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Picking the right hospitality management school that matches your career goal

Are you looking for a change in your career? Or, do you want to take a break at work? If either scenario describes you, going back to school may be a good option. Then, the question arises --- how do I pick the right hospitality management school that helps my future career? 

Advice on selecting the right bachelor’s program

 

Because many accredited four-year hospitality programs offer similar courses, location, career opportunities, and tuition/cost of livings become the top influential factors. First and foremost, I recommend that people enroll in a program where they want to live after graduation. They should begin building their career networks as students since many career opportunities come from the faculty and people who know the local businesses well. For example, if I want to live in New York City (NYC), I will find a program there and work part-time while going to school. If my dream job is to work in a mega-casino, I will choose a program in Las Vegas instead of NYC. 

 

Second, pay close attention to the career opportunities offered in a hospitality program. This factor can be assessed by researching how many hospitality companies recruit in the program, which companies come to campus for recruitment, and where the program’s graduates/alumni work.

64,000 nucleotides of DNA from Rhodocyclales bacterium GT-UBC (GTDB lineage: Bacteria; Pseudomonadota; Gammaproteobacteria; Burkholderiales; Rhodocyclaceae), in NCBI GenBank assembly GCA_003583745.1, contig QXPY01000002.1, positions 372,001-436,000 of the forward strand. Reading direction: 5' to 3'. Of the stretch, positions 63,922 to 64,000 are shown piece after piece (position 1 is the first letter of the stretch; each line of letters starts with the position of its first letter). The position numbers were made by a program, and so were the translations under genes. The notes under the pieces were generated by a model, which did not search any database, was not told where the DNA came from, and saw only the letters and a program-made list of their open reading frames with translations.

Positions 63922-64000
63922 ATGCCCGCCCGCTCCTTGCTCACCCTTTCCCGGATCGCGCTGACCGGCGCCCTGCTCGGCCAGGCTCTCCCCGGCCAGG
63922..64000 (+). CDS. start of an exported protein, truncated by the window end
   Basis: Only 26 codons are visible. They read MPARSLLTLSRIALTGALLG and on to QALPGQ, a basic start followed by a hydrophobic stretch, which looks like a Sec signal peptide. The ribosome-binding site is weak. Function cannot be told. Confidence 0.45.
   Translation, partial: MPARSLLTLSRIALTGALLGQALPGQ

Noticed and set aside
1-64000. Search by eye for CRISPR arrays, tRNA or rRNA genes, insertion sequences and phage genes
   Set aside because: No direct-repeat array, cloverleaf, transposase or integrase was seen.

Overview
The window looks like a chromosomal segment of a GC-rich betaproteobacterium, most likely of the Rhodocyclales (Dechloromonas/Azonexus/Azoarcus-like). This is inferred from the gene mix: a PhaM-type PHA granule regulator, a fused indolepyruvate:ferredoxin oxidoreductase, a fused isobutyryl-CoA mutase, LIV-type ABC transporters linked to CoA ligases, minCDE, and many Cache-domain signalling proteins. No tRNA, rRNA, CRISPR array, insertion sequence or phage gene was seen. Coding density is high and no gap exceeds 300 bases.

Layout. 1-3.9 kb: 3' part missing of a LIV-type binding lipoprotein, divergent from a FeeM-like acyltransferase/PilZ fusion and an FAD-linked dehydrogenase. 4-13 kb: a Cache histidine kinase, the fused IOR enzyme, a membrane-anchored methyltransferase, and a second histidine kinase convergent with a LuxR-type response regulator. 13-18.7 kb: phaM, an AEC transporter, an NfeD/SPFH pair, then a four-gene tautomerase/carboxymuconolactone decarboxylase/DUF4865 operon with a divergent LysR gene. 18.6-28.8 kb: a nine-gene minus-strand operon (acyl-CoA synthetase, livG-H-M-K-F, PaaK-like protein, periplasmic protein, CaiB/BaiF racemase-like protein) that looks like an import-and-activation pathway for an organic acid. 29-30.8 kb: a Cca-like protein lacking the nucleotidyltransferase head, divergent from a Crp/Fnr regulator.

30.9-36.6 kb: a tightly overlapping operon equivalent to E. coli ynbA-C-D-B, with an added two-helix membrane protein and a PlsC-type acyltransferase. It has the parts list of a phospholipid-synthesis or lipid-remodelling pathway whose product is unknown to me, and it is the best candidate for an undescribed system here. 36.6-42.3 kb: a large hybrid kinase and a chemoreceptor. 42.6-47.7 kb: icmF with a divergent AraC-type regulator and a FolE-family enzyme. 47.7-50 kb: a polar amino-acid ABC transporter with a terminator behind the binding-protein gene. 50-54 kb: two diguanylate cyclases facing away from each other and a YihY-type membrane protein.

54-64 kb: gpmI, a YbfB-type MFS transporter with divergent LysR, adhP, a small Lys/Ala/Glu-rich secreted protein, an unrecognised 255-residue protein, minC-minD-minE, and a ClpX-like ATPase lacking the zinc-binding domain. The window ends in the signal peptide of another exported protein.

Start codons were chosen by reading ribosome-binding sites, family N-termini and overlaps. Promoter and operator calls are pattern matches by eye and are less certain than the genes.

Third, I suggest people see tuition and fees (after scholarships and financial aids) as an investment instead of the cost associated with the degree. If a school offers ample career opportunities, it will not take long for a graduate to pay off the loans. 

 

Suggestions on finding the best-fit graduate program

 

The faculty and the focus of the program will come to the top for those looking for a graduate program. Graduate students will work more closely with the faculty than undergraduate students. It becomes critical to check (a) how well the faculty connect with the industry and (b) what types of research or publications they produce. Is their work well-received by the industry professionals (and the academia for a doctoral program)? Does their work interest you? 

 

Besides, the focus of the program should be able to help students advance their careers. Suppose students want to advance their careers in market analysis or revenue management. In that case, it makes no sense for them to go to a graduate program that does not offer relevant courses. Alternatively, they may also consider other programs, such as data analytics and operations management.


Note: This article was first published in Hospitality News (magazine) in November 2021; The picture was downloaded from HRMExam.com

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